Urban Exploration: The Abandoned Hotel – Just A Coffee Break Away

The back of the reception desk and bar.

*DO TO THE FACT THAT THIS HOTEL VISIT WAS NOT OFFICIALLY SANCTIONED, I HAVE NOT GIVEN THE NAME OR THE LOCATION. BUT, FOR THE CURIOUS, IT IS IN THE UNITED KINGDOM.*

**This has been posted because of the interest generated by my other post about Urban Exploration. Time will tell if this is a popular enough feature to make it a regular thing.**

1. The building and it’s abbreviated history. 

The hotel first opened in the late 1500’s. It has been known by two names, one was when it first opened. In more modern times it was known by another. Writers, painters, politicians and celebrities have stayed in the hotel over the years. Infuriatingly I can’t find a specific date for when the hotel closed down. There are plenty of references to the fact that this historic place now houses a world famous coffee house and a hiking gear retailer, but, no date anywhere about when it closed its doors for the last time.

It had to be open as late as 2003 because I remember going there for a work’s party. It was old and had the look of a shabby but stately lady who’d seen better days. The carpet was plush, if a bit faded and the walls and ceilings were stained almost dark brown from cigarette, cigar and pipe smoke that had been exhaled over the years.

My daughter worked at the newly fitted coffee house and it became a regular talking point amongst the employees as to what sort of condition the place was still in, whether squatters were living there and if it were haunted. One of the coffee house managers told them that he had keys to the hotel and if they wanted to have a look to let him know and he’d give them the keys.

2. Entering the Dragon.

My daughter and a colleague decided to take him up on the offer and one day after their shift had finished they did indeed ask for the keys. Armed with the keys and nothing else but a growing sense of excitement they unlocked the door and went in.

Last orders, please. The Bar area of the hotel.

Despite the fact that the hotel had only been closed for a few years everything was covered in a thick layer of dust. This was probably due to the advanced age of the building itself, it was built in the late 1500’s and old places tend to manufacture dust, and it’s location in the town center.

The electricity was off and the whole downstairs area was dark, dank, and eerie. It was also deathly quiet. The entire hotel, in fact, felt as if it had been wrapped in an insulating layer of cotton wool that refused to allow the noise of the busy town to invade its dead halls.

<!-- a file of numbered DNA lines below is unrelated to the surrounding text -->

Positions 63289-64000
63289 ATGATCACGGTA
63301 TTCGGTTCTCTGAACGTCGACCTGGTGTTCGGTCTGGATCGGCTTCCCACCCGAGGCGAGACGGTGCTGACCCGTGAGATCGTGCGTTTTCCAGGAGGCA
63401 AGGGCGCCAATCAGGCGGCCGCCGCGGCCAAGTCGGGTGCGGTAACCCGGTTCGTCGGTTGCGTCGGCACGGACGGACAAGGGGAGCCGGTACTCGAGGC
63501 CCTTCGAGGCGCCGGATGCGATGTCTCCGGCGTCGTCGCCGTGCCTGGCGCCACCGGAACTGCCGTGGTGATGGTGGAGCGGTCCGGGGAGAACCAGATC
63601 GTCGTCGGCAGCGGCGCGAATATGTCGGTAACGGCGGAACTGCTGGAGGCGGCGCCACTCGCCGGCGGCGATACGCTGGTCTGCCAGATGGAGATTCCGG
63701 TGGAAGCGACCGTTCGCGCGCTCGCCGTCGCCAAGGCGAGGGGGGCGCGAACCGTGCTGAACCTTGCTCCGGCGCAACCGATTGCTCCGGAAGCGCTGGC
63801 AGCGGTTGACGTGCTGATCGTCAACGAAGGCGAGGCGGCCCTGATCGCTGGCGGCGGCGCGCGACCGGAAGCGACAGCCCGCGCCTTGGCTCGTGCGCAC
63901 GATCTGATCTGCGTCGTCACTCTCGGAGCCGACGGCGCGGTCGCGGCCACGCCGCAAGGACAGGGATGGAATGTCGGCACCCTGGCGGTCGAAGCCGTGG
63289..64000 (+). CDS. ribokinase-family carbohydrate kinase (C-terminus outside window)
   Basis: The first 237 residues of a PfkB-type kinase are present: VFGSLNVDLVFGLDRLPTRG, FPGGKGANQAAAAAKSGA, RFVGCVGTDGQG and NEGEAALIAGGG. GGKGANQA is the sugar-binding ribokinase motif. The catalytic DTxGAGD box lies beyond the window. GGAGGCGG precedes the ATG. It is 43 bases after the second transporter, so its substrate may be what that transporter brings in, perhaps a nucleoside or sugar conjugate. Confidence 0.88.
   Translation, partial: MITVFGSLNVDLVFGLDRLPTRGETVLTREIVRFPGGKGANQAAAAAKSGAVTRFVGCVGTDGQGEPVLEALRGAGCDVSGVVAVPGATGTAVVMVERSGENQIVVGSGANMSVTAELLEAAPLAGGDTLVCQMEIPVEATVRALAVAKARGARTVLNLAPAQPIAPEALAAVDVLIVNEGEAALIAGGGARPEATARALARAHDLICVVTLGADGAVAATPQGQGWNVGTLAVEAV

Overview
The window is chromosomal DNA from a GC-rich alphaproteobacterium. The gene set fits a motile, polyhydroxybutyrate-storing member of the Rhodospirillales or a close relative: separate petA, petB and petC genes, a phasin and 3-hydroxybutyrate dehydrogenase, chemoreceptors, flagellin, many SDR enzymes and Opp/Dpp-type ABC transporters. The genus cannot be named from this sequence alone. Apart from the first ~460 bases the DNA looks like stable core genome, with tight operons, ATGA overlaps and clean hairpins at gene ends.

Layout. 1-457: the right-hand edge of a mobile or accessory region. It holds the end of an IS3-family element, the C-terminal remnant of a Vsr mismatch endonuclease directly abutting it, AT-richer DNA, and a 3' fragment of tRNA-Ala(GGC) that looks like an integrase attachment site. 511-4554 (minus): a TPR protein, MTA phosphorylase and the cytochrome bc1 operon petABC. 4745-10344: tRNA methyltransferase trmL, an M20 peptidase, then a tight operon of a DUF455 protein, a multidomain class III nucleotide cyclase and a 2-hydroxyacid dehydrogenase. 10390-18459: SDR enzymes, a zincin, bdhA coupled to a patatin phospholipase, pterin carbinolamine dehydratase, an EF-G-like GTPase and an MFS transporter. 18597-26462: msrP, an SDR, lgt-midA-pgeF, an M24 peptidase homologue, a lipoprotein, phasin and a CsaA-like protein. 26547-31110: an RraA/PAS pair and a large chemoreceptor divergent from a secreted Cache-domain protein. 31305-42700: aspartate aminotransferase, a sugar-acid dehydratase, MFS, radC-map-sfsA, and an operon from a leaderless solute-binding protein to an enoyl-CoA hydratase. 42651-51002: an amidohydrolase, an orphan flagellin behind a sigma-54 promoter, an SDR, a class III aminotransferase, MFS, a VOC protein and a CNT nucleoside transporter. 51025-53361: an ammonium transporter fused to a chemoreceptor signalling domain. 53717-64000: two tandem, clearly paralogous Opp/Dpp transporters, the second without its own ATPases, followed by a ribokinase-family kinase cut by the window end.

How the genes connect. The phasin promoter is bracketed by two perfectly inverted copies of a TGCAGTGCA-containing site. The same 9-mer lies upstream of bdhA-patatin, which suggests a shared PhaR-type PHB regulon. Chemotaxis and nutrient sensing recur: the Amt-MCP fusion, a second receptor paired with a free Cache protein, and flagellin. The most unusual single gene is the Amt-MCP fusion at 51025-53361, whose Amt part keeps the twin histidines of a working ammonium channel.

The two coffee shop explorers wandered over to the reception desk and found most of the room keys were still mounted on the board behind the desk. Telephones and stationary still adorned the counter top. Letter boxes still awaited post for guests who were never going to stay there again.

My daughter’s exploration mate found where the mains electric box was and he turned on the electricity. The entire hotel hummed visibly as the electrics geared up and started running up and down its three floors. They both went to the lift (elevator) and went up to the first floor (second floor in the US).

They headed down the hallway and looked in rooms with open doors. Some of the rooms were in complete disarray, while a few others still had beds with linen on. They looked like a guest had just awakened and thrown the covers back to get out of the dusty bed.

In one room, they found holiday snaps (pictures) that a guest had left behind. Pictures of a better time, perhaps, but in the haste of leaving and heading to their next destination had been left behind. No one it seems from the hotel staff had bothered to collect the pictures and see that they were sent to the missing owner.

Still very clean, considering. You could spend the night here.

Besides an air of sadness the hotel felt as though it were still inhabited by some sort of ghostly guests. “The rooms,” my daughter said, “felt as though the floors, ceilings and walls were full of memories just waiting to come out and be noticed.” Not too surprisingly they both began to get a bit spooked by the place.

Especially after they’d found the ‘bird room.’

One of the hotel’s guest rooms had a broken window and birds from around the town had obviously set the room up as a giant nest haven and nursery for their young offspring. Nests littered the walls and floor. Broken eggshells and loose feathers were scattered everywhere. The only thing missing were the birds.

As they rode the lift down to the ground floor and turned the electricity off, they heard noise coming from the vacant floors where they’d just been moments before. This added to the already spooky feeling that they both felt growing in them. The beat a hasty retreat to the hotel’s connecting door to the coffee shop and it wouldn’t open.

Fighting back a rise of panic they began to bang on the heavy oak door to get someone’s attention. Finally after what seemed an age the manager opened the door. With raised eyebrows he asked them why they hadn’t just opened the door themselves as it was unlocked.

The creepy and slightly gross ‘bird room.’

They explained that it must have been locked or stuck. The manager shook his head. “No to both of those ideas,” he said, “It wasn’t locked and I opened it with one finger on this side.” My daughter and her colleague looked at each other and said, “Oh.”

3. The big finish.

The first floor hallway.

Neither one of them ever went back to tour the old place again. Like Shirley Jackson‘s The Haunting of Hill House, whatever walks the halls of that hotel, walks alone.